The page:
The remodeled SS Empress of France is a precious treasure recently added to the collection. After 4 years and over 3,500 hours of work, this 101-year old beauty is a wonder! You are sure to be in awe at the detail and work put into this colossal model ship.
10:00am – 4:00pm Monday – Sunday; 7 days a week
Visit the Lac La Biche Museum & Discovery Centre website for more details.
After the American Civil War, a group of French settlers left Quebec, Canada, to go to the land of promise in the United States. They settled in the little community of Provemont, Michigan. Several years later, after these pioneers were established, they realized that the farms were very small with little opportunity of expansion. At this time, the Canadian government was encouraging new development in the west; they were selling parcels of 160 acres for only $10.
With this information, Joseph Plamondon, along with other pioneers, saw the possibility of relocating with the chance of having their families established in close proximity to them. They saw this as a great opportunity to be able to continue to preserve and maintain their French culture and the Catholic faith. On May 7, 1908, a caravan consisting of forty French Canadians, eight teams of horses and four oxen started their journey from Michigan to Alberta. The journey seemed long and very difficult, but finally on July 28, 1908, they stopped by a grove of spruce trees and a little ravine. The leader, Joseph Plamondon, declared that this place would be his homestead. This new establishment was declared Plamondonville and eventually shortened to Plamondon.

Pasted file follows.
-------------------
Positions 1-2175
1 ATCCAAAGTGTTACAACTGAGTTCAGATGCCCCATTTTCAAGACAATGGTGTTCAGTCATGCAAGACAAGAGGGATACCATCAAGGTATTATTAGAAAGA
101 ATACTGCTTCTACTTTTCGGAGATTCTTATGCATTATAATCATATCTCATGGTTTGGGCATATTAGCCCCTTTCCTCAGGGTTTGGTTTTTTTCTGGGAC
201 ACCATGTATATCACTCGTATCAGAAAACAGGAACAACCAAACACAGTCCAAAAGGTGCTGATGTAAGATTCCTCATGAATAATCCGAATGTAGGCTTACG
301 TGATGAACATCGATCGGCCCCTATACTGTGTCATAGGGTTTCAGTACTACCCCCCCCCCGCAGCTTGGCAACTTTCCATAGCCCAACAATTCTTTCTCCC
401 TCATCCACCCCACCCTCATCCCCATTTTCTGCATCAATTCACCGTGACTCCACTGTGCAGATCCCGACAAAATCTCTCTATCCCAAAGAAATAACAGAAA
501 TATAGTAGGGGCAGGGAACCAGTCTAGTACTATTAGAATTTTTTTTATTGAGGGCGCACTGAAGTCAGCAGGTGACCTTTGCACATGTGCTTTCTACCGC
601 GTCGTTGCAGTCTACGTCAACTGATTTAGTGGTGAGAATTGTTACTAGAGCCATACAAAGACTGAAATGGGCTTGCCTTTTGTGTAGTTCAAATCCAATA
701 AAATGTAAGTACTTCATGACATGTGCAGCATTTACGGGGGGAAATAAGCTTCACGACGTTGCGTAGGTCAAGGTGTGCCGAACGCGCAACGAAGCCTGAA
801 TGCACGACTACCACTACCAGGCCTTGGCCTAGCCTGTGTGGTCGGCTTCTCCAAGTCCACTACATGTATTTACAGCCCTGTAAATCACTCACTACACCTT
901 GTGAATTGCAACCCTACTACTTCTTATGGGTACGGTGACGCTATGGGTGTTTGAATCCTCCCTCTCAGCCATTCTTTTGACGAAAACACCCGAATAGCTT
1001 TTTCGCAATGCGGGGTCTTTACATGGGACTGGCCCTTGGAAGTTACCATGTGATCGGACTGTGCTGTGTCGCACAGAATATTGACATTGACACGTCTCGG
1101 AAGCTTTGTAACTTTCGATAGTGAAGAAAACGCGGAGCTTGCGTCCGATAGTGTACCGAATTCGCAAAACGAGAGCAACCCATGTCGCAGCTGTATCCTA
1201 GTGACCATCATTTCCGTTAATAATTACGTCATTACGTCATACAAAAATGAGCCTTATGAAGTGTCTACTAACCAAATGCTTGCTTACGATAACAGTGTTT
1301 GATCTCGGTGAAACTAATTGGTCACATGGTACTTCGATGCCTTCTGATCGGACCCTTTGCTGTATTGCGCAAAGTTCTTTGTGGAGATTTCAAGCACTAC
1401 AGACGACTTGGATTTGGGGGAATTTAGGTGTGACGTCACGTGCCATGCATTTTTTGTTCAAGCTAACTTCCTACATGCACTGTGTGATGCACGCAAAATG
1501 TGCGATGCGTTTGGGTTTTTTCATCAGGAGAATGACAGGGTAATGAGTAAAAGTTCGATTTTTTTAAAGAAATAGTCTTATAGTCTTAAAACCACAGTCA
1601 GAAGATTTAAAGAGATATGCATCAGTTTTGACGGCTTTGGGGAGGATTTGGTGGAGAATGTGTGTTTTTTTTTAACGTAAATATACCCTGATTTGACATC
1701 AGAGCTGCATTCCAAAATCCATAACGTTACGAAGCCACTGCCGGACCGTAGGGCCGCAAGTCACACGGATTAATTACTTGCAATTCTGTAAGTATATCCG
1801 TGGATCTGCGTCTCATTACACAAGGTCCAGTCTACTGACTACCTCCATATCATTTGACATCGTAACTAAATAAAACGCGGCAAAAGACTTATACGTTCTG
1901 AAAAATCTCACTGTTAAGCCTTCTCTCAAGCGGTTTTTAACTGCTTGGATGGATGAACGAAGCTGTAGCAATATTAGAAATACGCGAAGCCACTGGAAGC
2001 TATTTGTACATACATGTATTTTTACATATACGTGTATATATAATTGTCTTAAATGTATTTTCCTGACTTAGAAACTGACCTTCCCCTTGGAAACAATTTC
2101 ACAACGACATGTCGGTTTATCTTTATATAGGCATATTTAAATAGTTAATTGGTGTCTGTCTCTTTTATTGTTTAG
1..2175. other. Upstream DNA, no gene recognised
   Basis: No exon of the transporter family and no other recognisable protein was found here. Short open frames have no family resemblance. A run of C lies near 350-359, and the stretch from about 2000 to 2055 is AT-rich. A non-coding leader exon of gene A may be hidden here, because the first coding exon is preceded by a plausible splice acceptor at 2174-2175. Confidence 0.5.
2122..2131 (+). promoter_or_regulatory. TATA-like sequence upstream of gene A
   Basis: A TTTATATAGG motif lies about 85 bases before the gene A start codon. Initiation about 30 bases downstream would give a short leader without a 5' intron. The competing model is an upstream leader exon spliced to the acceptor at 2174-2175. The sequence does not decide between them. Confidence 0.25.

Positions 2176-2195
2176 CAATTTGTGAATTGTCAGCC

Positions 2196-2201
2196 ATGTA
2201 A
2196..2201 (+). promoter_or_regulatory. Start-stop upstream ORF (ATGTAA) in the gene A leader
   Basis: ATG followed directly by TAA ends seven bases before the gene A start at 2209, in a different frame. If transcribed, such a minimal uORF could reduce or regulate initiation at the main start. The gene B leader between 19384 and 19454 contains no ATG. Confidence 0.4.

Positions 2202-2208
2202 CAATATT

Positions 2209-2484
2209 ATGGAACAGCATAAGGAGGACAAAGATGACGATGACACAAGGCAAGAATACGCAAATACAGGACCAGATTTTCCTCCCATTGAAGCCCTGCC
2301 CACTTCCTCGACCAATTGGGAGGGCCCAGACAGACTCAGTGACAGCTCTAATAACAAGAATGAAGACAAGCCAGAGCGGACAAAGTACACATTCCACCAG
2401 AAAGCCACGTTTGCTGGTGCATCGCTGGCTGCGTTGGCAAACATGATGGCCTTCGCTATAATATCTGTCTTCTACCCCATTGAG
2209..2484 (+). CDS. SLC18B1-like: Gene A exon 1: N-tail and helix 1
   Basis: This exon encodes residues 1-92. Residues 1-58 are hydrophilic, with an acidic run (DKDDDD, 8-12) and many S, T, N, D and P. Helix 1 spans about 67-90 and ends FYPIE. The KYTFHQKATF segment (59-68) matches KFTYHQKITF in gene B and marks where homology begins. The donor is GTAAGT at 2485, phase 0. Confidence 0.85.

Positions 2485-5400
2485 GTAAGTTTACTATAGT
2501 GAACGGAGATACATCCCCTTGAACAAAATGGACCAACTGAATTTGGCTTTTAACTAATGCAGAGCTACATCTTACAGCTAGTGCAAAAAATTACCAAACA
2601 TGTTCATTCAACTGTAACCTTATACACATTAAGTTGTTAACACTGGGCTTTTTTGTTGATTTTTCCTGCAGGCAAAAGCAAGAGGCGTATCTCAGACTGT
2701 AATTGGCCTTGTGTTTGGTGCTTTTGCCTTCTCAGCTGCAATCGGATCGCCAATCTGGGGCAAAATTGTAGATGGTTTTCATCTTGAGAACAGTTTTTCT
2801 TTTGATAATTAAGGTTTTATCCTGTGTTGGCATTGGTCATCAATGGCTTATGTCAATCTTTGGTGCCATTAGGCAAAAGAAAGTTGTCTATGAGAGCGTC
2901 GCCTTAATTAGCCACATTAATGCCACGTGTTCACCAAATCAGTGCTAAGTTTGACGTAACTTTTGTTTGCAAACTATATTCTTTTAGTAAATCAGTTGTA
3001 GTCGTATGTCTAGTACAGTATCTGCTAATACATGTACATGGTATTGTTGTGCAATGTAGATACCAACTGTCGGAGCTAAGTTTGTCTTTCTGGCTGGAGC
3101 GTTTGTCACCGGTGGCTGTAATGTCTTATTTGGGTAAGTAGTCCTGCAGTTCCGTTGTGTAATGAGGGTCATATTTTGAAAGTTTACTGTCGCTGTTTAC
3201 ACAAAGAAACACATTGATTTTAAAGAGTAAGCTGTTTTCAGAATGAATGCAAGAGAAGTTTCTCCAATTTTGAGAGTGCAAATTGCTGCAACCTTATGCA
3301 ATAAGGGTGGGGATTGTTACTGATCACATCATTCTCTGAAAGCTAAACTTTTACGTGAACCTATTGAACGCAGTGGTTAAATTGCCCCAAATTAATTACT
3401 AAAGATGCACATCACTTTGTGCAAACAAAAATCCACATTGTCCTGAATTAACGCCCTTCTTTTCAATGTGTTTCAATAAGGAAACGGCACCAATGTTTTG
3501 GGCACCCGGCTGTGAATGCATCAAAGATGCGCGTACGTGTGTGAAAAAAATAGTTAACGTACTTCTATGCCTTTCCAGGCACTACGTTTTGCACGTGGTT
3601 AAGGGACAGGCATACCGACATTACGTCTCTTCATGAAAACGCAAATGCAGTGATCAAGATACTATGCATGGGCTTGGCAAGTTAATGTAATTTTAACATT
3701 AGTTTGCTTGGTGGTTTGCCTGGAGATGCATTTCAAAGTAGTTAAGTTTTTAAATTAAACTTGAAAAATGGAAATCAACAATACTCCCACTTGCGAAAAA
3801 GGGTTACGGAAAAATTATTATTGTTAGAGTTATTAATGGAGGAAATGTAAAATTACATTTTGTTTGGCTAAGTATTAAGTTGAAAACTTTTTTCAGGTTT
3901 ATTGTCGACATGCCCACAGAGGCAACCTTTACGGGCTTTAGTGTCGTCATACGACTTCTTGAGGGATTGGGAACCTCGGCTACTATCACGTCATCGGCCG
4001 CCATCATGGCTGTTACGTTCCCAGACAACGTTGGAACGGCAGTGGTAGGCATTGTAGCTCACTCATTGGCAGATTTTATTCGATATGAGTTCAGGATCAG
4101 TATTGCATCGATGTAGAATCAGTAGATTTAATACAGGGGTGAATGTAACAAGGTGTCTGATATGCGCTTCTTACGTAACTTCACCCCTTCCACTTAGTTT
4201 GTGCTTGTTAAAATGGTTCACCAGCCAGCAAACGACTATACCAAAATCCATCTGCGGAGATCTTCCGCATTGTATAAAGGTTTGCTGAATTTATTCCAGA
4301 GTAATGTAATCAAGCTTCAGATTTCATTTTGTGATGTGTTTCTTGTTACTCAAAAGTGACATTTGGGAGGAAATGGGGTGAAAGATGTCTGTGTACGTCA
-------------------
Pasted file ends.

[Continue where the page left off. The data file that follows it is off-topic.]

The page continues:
The Métis were already established in this region. Being very skilled hunters and trappers, they shared their knowledge and taught the pioneers how to survive the north. Throughout the following years, despite the challenges, the community continued to develop and grow.
In June 2013, Plamondon was recognized as the first bilingual community in the province of Alberta meeting all necessary conditions and showing how the language and culture is carried in the community.
The Plamondon Museum is open May 20th until the end of August and offers a link to the early days of the community. At the museum you will find artifacts from Père Joe Plamondon, and other early pioneer families. Come check out many instruments, including a 100-year-old organ & the first guitar that came to Plamondon.Hours of Operation
10:00 a.m.- 4:00 p.m., Monday-Friday, May-June.